Game 2 – Reflection

Professional Development and Practice

The second mini-game development cycle introduced me to 3D modelling. Blender is a program I have no experience in, so trying to learn even the basics of this software has been a bit of a struggle. I have had very brief experience with other modelling programs before, i.e. Google Sketchup and AutoCAD, so the concept of modelling objects on a computer isn’t completely foreign to me, but I only dabbled in it very lightly. This meant that the visual fidelity of my prototype has suffered, since I wasn’t able to construct any decent placeholder models to use, so I just stuck with basic geometric shapes and have tried to make up for it more from a gameplay/mechanical standpoint.

Working in a team

Having prior experience as a team in the previous game cycle, we all found it much easier to agree on a game idea. Everybody was also much more comfortable with sharing their opinions and negotiating compromises. However, an inherent issue I’ve found with the team is our shared skillset. We are all primarily programmers, so our ideas for our game’s aesthetic is limited severely. This wasn’t an issue in the previous game cycle as it’s much easier to develop nice looking minimalistic work in a 2D environment, but in a 3D environment it’s far more difficult. While we do have quite a diverse range of ideas and opinions surrounding game design as a team, which does lead to lots of interesting discussion, our game ideas tend to be limited based purely on the fact that we do not have the experience with the more visual aspect of game development.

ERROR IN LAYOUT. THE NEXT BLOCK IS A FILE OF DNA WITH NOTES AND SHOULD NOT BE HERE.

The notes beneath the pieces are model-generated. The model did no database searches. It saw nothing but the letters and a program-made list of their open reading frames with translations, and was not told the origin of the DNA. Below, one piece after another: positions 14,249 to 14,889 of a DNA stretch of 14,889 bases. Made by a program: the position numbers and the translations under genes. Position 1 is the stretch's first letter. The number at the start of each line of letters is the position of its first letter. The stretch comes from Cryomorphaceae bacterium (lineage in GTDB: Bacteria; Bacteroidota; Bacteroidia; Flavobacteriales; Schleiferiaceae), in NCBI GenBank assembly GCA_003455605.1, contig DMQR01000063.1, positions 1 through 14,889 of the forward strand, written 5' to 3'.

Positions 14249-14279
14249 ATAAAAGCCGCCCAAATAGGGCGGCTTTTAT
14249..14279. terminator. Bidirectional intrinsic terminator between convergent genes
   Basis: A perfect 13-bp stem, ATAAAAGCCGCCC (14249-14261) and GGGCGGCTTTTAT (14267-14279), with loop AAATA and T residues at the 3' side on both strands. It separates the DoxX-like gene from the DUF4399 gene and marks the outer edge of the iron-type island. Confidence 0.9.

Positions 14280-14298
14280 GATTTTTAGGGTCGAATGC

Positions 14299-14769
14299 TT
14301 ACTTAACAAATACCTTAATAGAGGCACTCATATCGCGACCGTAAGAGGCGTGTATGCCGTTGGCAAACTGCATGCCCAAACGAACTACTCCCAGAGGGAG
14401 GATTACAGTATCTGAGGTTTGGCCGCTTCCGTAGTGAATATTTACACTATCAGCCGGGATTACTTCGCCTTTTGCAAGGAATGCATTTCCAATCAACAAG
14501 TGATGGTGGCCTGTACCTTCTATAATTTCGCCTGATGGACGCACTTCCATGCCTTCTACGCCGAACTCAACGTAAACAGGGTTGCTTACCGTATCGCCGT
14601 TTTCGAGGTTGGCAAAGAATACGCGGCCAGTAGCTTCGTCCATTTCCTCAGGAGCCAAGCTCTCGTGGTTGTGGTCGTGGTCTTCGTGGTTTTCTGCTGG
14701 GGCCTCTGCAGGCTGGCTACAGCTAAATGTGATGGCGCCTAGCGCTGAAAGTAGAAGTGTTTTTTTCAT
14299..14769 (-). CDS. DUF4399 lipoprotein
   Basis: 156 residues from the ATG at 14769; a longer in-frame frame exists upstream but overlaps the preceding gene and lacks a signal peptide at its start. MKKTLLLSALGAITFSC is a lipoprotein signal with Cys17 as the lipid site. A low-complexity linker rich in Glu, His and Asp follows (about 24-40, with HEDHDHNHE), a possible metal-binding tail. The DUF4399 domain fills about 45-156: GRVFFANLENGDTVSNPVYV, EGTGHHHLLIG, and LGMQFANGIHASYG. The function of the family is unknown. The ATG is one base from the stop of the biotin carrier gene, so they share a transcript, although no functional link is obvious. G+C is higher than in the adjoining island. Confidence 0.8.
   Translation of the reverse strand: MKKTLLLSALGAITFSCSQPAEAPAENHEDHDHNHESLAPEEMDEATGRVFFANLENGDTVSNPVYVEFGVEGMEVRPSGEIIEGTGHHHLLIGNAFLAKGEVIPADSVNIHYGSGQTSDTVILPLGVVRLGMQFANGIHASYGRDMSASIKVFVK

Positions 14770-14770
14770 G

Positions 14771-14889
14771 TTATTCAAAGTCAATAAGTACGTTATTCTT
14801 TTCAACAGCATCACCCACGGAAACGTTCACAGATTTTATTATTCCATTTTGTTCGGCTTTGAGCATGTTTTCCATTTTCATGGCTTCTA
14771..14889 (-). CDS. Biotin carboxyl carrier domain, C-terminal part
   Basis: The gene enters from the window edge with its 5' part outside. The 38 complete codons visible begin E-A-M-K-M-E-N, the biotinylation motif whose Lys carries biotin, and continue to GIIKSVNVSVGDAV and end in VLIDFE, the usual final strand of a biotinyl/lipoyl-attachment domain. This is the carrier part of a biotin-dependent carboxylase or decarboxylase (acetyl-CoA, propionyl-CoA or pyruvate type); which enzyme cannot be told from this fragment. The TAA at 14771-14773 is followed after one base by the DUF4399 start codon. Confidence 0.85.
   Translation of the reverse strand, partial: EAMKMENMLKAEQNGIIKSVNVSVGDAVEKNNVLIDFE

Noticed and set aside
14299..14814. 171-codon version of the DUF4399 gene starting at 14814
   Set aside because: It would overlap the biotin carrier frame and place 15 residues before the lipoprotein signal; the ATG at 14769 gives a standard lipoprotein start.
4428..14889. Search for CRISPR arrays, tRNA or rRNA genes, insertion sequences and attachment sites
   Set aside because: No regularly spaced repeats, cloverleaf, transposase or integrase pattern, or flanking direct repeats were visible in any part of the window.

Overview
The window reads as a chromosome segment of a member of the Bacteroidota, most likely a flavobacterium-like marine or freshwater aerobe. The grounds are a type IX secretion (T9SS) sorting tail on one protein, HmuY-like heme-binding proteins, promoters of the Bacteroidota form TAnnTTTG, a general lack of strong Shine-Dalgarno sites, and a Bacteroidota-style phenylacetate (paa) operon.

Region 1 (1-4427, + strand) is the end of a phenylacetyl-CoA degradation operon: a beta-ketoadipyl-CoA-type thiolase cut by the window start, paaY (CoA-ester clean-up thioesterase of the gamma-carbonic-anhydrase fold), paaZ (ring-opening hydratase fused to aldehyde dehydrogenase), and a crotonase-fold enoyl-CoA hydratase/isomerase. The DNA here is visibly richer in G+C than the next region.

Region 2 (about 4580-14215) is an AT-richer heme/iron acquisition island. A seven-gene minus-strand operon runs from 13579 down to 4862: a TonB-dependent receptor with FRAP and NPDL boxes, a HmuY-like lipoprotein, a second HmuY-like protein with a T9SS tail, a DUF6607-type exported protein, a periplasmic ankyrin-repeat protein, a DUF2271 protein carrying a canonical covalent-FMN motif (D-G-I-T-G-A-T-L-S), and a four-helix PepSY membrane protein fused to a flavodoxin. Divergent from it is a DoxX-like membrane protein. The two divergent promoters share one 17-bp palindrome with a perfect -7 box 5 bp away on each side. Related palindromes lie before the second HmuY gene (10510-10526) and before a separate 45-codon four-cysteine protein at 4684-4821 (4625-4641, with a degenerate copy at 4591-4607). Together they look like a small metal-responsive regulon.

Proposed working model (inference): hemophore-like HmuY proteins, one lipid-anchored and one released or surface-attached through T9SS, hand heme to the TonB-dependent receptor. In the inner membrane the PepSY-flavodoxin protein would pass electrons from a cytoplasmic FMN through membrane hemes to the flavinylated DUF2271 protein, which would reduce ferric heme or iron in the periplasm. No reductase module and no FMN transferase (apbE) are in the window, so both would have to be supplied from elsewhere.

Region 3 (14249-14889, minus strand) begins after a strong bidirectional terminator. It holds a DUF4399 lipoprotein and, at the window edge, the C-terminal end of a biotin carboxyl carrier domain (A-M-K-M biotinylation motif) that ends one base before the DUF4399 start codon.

Working independently

Game development would have to be one of the more rewarding and satisfying things I’ve ever done. Having the ability to develop my own environment/world, and having full control over all the rules and variables is very fulfilling. Being able to create something that not only I can experience, but that I can also share with others, opens up more meaningful ways to interact with people. This would be more applicable in a multiplayer game, since everybody would be sharing pretty much the exact same moments, just from different perspectives. The fact that I can influence a game world, which includes people’s experiences, feels very empowering, and it drives me to come up with an idea or concept for a game that would get peoples attention.

Ethical Considerations

Developing a first person shooter with terrorism being one of the main focuses/threats may bring a bit of attention due to recent events. However, I do not think this would be a massive issue as the game is meant to a fairly light hearted poke at terrorism, and is meant as more of a satire than anything. The concept of the game itself should show that, as it is quite ridiculous. The fact that a group of people want to destroy a giant rubber ducky, no matter the cost, should send a clear message that even the game isn’t taking itself seriously.


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